Musical palate cleanser, another passing edition

One of the iconic musical figures from my youth is gone.

David Crosby, the outspoken and often troubled singer, songwriter and guitarist who helped create two of the most influential and beloved American bands of the classic-rock era of the 1960s and ’70s, the Byrds and Crosby, Stills, Nash & Young, has died. He was 81.

Patricia Dance, a sister of Mr. Crosby’s wife, Jan Dance, said in a text message on Thursday evening that Mr. Crosby died “last night.” She provided no other details.

Mr. Crosby was inducted twice into the Rock & Roll Hall of Fame, as a founding member of the Byrds and as a founder of CSN&Y.

The number of people who could make a claim like that make up a short list.  David Crosby was one of rock music’s great harmonizers.  Together, that’s a remarkable resume.

Unfortunately for David, his personal shortcomings were just as big as his musical influence.  CSN&Y were pretty much a constant soap opera and his ego and substance abuse were major contributors to that.  (When Neil Young thinks your drug and alcohol use is excessive, buddy, you’ve got a real problem.)  He was fired from the Byrds by McGuinn and Hillman, again for being a colossal dick, and fifty years later, when Crosby asked the two if he could join them on their Sweethearts of the Rodeo tour, they told him to fuck off.  Now, that’s how you hold a grudge.

This is how you manage to deliver your own epigraph:

“All the guys I made music with won’t even talk to me,” he said. “I don’t know quite how to undo it.”

At least the music will last.  That’s not nothing.

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20 Comments

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20 responses to “Musical palate cleanser, another passing edition

  1. RangerRuss

    Gator Bob texted me yesterday evening about Crosby’s demise. Good, honest write-up, Bluto.

    Liked by 3 people

  2. SOWEGA_DAWG

    Déjà Vu 💪

    Liked by 2 people

  3. Corch Irvin Meyers, Former Jags Corch (2021)

    Another absolute legend of rock’n’roll is gone, and the world is lesser for it.

    And somewhere, Keef whispers into the night, “There can be only one.”

    Like

  4. Salty Dawg

    He may have been a dick, but their first two albums provided me with a lot of make-out time with my first high school love. Thanks, guys!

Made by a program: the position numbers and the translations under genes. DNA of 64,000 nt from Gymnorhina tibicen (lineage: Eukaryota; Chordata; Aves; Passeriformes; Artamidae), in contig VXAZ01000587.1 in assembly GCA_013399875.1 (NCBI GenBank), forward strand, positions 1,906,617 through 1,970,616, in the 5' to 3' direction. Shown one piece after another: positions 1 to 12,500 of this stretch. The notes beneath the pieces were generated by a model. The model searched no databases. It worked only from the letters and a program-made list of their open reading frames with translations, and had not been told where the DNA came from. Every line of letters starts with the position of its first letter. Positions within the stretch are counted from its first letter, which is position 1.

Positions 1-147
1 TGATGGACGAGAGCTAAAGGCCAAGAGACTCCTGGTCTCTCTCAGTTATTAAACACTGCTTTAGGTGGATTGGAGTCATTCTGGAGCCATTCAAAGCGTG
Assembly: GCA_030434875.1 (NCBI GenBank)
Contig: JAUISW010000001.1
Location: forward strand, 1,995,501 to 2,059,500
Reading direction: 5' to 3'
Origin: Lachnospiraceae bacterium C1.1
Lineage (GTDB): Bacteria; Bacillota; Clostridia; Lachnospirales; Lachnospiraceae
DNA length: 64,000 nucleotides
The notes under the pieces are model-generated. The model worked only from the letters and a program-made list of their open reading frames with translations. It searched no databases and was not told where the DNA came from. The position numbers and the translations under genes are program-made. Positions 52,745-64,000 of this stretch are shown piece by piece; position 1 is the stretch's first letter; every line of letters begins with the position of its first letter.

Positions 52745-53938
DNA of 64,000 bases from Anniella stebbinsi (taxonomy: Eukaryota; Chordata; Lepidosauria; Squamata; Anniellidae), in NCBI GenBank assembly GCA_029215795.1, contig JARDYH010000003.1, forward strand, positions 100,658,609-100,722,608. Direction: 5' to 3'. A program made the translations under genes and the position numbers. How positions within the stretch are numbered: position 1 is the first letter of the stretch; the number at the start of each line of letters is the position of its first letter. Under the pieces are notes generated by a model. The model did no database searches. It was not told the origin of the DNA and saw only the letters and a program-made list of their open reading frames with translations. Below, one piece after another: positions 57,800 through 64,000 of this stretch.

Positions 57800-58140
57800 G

Liked by 1 person

  5. NotMyCrossToBear

    Harmony like that is truly amazing.

    Liked by 2 people

  6. The best epitaph of David Crosby came from Van Dyke Parks, who once told an interviewer the second-worst person he ever worked with in the music business was Charles Manson.

    “So who was the worst person you ever worked with?”

    “David Crosby.”

    I recently read a biography of The Byrds. Crosby was plainly jealous of Gene Clark and tormented him during the early years of the band. I now understand why Gene bailed out of The Byrds at the height of their popularity.

    What I CAN’T understand is why The Beatles liked Crosby so much – perhaps because he was an adoring fan of theirs.

    Liked by 3 people

  7. RIP, Crosby.

    It amazes me of the connectivity of so many musicians back in the day. California becomes the melting pot of some amazing music from the 60’s and 70’s. Rick James was in a band with Neil Young before Young went to Cali and became big. The mamas and the papas were partying with CSN&Y and The Beach Boys…Haight-Ashbury blows up and you get the Dead and Janis Joplin…a lot of creativity and unfortunately some tragedies as well

    Liked by 2 people

  8. I feel like I’ve been here before.

    Liked by 1 person

  9. Loved the guy, sorry to see him go. Wooden Ships is one of my all time favs. I know he had a history of being a dick, but I followed him a few years back on Twitter, and he was amazingly engaging and conversational with all the randoms responding to his tweets. He and I had several back-and-forth discussions, silly to say but I felt like I got to know him a little. Can’t say that for most successful artists.

    Like